By Scott Rumpsa — August 8, 2014.
We’ve just added three new countries to the Global Integrity Report. As in prior reports, a set of 325 indicators covering six broad categories were researched and scored, providing a detailed assessment of the anti-corruption framework in each country. We’ve collected detailed information analyzing both the legal framework as well as actual implementation through our set of de jure and de facto indicators. Alongside these Integrity Indicators, we’ve also published an in depth narrative on corruption in the country, which we call our Reporter’s Notebook. Our results are now available for viewing – Indonesia, Timor-Leste and Vanuatu.
- In Indonesia, the political financing transparency earned the lowest score, followed closely by budget process transparency, whistle-blowing protections and conflicts of interest safeguards. High scores were earned in voting and party formation, national ombudsman, and anti-corruption law, among others. A relatively large ‘implementation gap’ (31) was earned, pointing to a significant difference between the legal framework and its actual implementation.
- In Timor-Leste, public requests for information earned the lowest scoring, followed by conflicts of interest safeguards. The highest scores were earned in anti-corruption law, voting and party formation, and election integrity. A small ‘implementation gap’ (17) was found.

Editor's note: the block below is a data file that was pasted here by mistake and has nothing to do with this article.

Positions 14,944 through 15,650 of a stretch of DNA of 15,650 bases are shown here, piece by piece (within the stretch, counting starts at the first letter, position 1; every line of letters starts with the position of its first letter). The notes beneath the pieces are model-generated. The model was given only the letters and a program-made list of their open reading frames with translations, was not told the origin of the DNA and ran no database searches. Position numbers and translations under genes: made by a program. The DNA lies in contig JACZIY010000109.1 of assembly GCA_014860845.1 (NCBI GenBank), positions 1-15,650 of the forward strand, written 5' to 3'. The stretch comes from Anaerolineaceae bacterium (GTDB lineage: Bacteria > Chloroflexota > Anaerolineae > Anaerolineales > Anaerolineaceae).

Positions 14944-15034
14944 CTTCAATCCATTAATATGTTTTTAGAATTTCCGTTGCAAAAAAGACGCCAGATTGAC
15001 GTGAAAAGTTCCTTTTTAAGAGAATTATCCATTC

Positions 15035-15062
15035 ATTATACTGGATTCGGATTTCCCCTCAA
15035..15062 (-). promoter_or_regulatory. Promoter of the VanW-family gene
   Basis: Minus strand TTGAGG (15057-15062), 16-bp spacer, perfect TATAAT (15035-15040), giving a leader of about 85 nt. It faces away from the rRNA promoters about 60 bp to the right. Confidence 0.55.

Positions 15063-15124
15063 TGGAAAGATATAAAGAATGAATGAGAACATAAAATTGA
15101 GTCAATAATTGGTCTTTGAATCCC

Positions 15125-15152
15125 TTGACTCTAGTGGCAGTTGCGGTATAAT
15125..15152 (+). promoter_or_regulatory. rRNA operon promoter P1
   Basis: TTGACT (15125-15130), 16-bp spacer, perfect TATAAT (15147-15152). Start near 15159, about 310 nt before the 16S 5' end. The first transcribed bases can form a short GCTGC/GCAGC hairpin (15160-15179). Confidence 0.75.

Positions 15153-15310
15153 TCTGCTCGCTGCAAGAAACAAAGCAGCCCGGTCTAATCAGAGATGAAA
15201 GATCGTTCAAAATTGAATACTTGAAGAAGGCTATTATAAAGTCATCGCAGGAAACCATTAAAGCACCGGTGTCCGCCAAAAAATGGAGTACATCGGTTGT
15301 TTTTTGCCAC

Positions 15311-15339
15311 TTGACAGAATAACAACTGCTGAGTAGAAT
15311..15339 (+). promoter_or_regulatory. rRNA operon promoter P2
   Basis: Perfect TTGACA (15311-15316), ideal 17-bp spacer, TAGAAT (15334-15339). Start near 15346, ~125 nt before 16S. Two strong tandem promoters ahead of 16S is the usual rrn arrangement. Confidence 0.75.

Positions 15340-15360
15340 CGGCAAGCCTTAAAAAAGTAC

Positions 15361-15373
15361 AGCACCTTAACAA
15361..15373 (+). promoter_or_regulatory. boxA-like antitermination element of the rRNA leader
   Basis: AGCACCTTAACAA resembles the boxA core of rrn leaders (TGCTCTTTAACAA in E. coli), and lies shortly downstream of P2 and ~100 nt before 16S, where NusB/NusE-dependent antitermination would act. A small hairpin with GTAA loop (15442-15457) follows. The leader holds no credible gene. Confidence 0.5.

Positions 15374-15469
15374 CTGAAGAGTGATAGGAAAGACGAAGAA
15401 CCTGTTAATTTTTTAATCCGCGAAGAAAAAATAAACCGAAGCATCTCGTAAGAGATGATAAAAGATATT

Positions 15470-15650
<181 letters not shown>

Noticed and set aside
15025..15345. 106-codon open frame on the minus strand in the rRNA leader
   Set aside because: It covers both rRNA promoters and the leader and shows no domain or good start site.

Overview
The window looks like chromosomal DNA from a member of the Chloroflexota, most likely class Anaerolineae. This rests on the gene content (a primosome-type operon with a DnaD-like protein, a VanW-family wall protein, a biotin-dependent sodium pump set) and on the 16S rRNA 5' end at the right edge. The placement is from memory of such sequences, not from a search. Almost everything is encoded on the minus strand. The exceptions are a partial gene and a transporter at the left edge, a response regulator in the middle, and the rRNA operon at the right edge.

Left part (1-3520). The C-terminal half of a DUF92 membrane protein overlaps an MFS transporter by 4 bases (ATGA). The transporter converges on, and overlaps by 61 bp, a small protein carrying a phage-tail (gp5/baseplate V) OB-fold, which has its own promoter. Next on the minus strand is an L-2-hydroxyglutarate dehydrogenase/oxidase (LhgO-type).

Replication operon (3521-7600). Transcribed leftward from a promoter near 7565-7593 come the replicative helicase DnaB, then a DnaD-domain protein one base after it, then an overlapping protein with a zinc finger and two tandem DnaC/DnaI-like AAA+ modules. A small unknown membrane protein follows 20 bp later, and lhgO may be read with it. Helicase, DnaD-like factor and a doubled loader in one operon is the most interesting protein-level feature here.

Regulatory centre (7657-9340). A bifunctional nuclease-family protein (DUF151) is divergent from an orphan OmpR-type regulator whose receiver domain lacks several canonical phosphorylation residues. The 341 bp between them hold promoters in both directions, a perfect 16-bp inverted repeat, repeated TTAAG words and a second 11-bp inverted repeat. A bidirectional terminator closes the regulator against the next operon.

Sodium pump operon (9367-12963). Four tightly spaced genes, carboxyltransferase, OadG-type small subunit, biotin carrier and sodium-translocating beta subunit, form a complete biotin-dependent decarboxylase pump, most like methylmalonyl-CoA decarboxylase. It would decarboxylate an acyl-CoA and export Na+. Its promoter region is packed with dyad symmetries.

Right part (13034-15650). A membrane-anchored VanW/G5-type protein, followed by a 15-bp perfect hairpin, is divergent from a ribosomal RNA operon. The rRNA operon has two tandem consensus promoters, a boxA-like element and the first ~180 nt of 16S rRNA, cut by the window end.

- In Vanuatu, the lowest scoring category was in public requests for government information, while other significantly low scores were earned in relation to conflicts of interest safeguards. The two highest scoring categories were anti-corruption law and anti-corruption non-governmental organizations. A small ‘implementation gap’ (12) was found.
These reports followed our standard methodology and were the result of our work with 13 expert contributors, including lead researchers as well as peer reviewers. As with all of our reports, we publish the scoring of each indicator, as well as the sources and justifying comments that underlie them.
In the meantime, we’ve continued to revise our methodology and indicator set. We plan to complete these revisions and will run a pilot in a small number of countries before re-launch in 2015. Stay tuned!
Image: A cleaner sweeps the parking lot at the Corruption Eradication Commission office on March 28, 2014, in front of luxury cars confiscated from graft suspect Tubagus Chaeri Wardana. Photo Credit: Nivell Rayda.